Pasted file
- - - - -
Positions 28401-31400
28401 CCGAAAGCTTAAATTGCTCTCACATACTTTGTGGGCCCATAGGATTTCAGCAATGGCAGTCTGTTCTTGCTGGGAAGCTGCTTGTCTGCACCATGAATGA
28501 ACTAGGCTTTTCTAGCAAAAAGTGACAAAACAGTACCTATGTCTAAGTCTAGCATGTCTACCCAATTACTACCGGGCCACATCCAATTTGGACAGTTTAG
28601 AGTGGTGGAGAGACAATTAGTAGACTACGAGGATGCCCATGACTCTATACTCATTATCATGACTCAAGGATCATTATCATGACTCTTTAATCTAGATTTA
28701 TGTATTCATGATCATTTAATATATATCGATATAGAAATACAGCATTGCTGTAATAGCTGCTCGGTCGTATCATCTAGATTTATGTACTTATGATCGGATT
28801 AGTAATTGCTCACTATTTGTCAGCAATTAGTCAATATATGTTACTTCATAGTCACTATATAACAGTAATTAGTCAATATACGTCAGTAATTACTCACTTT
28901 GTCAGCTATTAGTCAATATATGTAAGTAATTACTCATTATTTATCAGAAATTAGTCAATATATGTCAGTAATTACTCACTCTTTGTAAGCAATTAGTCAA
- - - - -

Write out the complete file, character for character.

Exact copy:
Positions 28401-31400
28401 CCGAAAGCTTAAATTGCTCTCACATACTTTGTGGGCCCATAGGATTTCAGCAATGGCAGTCTGTTCTTGCTGGGAAGCTGCTTGTCTGCACCATGAATGA
28501 ACTAGGCTTTTCTAGCAAAAAGTGACAAAACAGTACCTATGTCTAAGTCTAGCATGTCTACCCAATTACTACCGGGCCACATCCAATTTGGACAGTTTAG
28601 AGTGGTGGAGAGACAATTAGTAGACTACGAGGATGCCCATGACTCTATACTCATTATCATGACTCAAGGATCATTATCATGACTCTTTAATCTAGATTTA
28701 TGTATTCATGATCATTTAATATATATCGATATAGAAATACAGCATTGCTGTAATAGCTGCTCGGTCGTATCATCTAGATTTATGTACTTATGATCGGATT
28801 AGTAATTGCTCACTATTTGTCAGCAATTAGTCAATATATGTTACTTCATAGTCACTATATAACAGTAATTAGTCAATATACGTCAGTAATTACTCACTTT
28901 GTCAGCTATTAGTCAATATATGTAAGTAATTACTCATTATTTATCAGAAATTAGTCAATATATGTCAGTAATTACTCACTCTTTGTAAGCAATTAGTCAA